Let's Get Dirty
A gardening blog for adults who still love to play in the dirt.
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By Penny Stine
Friday, May 22, 2015
Just when I say I’m done with lettuce, I take a nibble and change my mind. I planted the lettuce in this pot back in late February. The red leaf lettuce grew quickly and was big enough to pick long before the green was. I picked it and it was disgusting. Bitter, vile and nasty.
The green leaf stuff was quite a bit smaller, but I sampled it and it was OK. The other day, I was picking spinach for a salad, so I decided to try the green stuff again now that it’s a little bigger. It was actually good! So I picked a bunch to put in my salad and a bunch for my morning smoothie.
The red stuff was still awful. At least it’s pretty in my container.
I discovered this lettuce growing out where I’ve transplanted raspberries and am expecting the tomatillos to take over later in the summer. It’s called Trout’s Back lettuce, and I planted it last year. It must have gone to seed, since I have more this summer. Last year, it was just OK. I sampled a tiny bit (since it’s not quite big enough to pick) and it wasn’t too bad, so I’ll leave it be in hopes that all the cool, wet weather will help it taste better than it did last year.
Back in February when I planted the lettuce in the containers on my deck, I had a few seeds left over, so I scattered them in a southern flower bed. Although I watered, they didn’t germinate. Until just a few weeks ago, and now here they are, looking ready to produce greens for the next month or so. Good thing it’s the green leaf and not the red leaf, or I’d just yank it out.
There’s also a zinnia starting to grow next to the lettuce. I like to scatter zinnia and giant marigold seeds in this bed, where I also have sweet peppers and melons. It’s right out in front of the house, so the flowers make it seem more like a cheerful flowerbed than one more vegetable plot.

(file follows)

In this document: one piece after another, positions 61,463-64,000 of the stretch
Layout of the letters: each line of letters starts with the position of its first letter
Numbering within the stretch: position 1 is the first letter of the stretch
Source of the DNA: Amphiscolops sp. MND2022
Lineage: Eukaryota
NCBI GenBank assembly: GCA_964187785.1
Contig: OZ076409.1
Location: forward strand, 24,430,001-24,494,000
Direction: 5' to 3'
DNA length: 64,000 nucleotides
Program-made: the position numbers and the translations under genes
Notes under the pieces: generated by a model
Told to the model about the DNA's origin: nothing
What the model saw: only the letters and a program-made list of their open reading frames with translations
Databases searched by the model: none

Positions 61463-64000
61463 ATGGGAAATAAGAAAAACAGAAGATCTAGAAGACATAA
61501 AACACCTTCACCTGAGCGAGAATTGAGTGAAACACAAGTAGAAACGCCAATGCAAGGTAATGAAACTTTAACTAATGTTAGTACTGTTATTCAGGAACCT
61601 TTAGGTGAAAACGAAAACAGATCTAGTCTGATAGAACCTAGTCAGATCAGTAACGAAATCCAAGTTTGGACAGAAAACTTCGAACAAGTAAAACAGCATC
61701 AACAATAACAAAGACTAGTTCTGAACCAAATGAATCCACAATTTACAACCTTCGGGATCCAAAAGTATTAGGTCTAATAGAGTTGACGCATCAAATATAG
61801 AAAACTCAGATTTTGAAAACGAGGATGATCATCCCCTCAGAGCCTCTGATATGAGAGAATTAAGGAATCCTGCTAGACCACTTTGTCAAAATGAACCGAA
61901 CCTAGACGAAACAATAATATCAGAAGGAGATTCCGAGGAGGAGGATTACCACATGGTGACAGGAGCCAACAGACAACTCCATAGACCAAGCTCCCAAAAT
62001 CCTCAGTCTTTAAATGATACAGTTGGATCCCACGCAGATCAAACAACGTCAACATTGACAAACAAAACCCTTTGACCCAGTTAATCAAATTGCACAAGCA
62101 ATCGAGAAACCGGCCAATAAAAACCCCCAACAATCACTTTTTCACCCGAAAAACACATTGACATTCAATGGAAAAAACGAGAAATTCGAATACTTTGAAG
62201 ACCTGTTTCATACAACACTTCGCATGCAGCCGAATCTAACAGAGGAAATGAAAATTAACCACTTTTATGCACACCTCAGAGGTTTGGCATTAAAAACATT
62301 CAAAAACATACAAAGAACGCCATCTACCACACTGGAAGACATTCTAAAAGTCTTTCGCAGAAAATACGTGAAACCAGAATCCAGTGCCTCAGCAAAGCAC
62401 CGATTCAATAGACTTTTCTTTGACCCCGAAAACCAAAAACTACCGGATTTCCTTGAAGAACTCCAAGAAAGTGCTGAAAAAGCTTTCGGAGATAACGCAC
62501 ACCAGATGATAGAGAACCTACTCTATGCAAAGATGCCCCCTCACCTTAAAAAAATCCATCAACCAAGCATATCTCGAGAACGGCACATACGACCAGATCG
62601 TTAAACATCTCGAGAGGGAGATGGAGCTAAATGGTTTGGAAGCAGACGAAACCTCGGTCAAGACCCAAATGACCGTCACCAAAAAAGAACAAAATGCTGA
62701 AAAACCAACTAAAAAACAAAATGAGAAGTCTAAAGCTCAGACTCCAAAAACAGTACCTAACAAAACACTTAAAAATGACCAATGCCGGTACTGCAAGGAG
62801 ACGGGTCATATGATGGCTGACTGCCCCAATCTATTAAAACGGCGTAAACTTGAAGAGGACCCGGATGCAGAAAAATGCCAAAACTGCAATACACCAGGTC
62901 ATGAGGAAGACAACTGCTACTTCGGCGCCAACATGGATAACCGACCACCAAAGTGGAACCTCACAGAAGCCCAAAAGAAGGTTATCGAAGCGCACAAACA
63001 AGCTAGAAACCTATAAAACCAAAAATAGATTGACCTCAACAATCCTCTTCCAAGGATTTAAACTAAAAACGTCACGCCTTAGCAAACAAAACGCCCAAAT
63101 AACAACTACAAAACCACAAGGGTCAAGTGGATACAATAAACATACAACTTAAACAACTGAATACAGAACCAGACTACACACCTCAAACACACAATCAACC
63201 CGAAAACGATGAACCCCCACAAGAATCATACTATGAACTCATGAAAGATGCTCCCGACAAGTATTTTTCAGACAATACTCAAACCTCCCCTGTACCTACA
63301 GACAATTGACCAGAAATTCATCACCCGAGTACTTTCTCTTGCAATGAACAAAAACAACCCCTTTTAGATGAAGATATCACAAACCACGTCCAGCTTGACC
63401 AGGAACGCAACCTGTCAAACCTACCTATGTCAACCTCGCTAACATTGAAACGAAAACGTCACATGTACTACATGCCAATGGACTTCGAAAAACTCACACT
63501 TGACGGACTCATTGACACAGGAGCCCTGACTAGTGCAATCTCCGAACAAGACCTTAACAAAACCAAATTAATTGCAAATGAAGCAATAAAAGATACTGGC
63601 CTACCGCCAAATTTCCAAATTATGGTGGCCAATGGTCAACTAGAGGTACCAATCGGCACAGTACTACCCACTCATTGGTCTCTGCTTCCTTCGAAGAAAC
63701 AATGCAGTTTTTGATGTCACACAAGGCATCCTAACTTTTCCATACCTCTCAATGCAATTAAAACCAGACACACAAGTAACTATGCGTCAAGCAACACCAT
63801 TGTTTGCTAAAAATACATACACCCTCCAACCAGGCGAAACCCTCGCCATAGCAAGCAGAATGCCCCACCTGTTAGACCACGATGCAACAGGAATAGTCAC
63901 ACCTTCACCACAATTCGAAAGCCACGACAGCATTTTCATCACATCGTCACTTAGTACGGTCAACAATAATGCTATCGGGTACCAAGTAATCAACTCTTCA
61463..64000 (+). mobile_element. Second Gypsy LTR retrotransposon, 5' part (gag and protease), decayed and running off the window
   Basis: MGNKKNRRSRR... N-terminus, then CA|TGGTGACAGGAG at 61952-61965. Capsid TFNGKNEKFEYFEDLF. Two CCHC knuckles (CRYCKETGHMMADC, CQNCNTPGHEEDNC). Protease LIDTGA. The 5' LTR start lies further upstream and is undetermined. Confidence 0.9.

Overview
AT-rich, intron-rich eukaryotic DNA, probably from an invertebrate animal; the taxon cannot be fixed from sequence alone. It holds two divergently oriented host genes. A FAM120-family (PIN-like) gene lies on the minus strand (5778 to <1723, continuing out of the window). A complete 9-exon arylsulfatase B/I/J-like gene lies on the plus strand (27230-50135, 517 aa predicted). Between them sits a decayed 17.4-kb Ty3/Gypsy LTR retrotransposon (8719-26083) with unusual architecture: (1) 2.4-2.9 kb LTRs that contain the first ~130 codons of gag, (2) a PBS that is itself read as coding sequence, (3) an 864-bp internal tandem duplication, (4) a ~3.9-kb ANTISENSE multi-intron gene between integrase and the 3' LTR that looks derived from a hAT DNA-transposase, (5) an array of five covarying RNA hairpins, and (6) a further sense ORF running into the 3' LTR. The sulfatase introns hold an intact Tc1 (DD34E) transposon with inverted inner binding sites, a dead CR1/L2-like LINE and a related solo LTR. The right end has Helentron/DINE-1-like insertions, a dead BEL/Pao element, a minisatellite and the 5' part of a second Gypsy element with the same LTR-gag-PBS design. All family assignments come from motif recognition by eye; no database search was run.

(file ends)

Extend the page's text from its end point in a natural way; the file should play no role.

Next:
By Penny Stine
Wednesday, May 20, 2015
Since I don’t know where I can find asparagus growing near an irrigation ditch, I had to plant some in my garden. I decided to scatter it and plant it in several areas, like I do with almost everything else I grow in the garden. That was a really stupid idea.
For one thing, I tend to forget from year to year where exactly I planted it, and since it grows in the spring and then disappears, occasionally I have dug or chopped into the roots by accident later in the summer or fall or the late winter before it starts growing.
When I’m checking for asparagus, I pretty much have to do a full garden stroll, since it’s now growing in four different areas in the yard. It is kind of like looking for buried treasure, except that it's not buried. It is easy to miss, however, when it's growing and surrounded by something else, like the mint in the photo. Sometimes, I’ll forget to check one area and then go out a few days later and discover a beautiful stalk of asparagus that’s now two feet tall, stringy and inedible.
I do love having asparagus in the yard, and since I’ve been fertilizing it this year with the Alaska Fish Fertilizer, I’m getting a lot more. It tastes so much better than anything I’ve ever purchased. Plus, it’s one of those spring crops that provide inspiration to get out there and plant.
I bought the roots at Bookcliff Gardens, and this is a variety called Purple Jersey, I think. It seems expensive when you buy it, but it's a perennial plant that will continue to produce for years. Worth the money if you like asparagus.
By Penny Stine
Tuesday, May 19, 2015
I always check the number of day until harvest listed on the seed packets when I plant stuff. I’m not sure why, since the number on the seed packet is NEVER the number in my garden, but it’s fun to dream that it could happen.
See this little tiny tomato? It’s called Glacier, and the seed packet said 54 days. Since I planted it on May 2, that means I should be harvesting tomatoes by June 25.
Ha ha ha… I just don’t see it happening.
I didn’t mark all my tomatoes - just the orange/red tomato ones, since I figured I could tell the different color and shape tomatoes apart by the tomatoes themselves.That means that this little guy could be a Chef’s Choice Orange Hybrid, a Banana Legs Roma or a Black Pineapple heirloom. Whatever it is, it appears to be adapting to outside life in my cool, damp May garden much better than the Glacier variety. Which is kind of funny, because the Glacier variety was developed in the Pacific Northwest where cool damp gardens rule.
I’m also expecting great things for this squash. What, you don’t see the squash? I planted it on Saturday, and the seed catalog said 38 days. If it’s really gonna produce in 38 days, I think the squash should be sprouted by now. It’s a zucchini type, but it’s supposed to be a small, compact plant, perfect for containers and small garden spaces.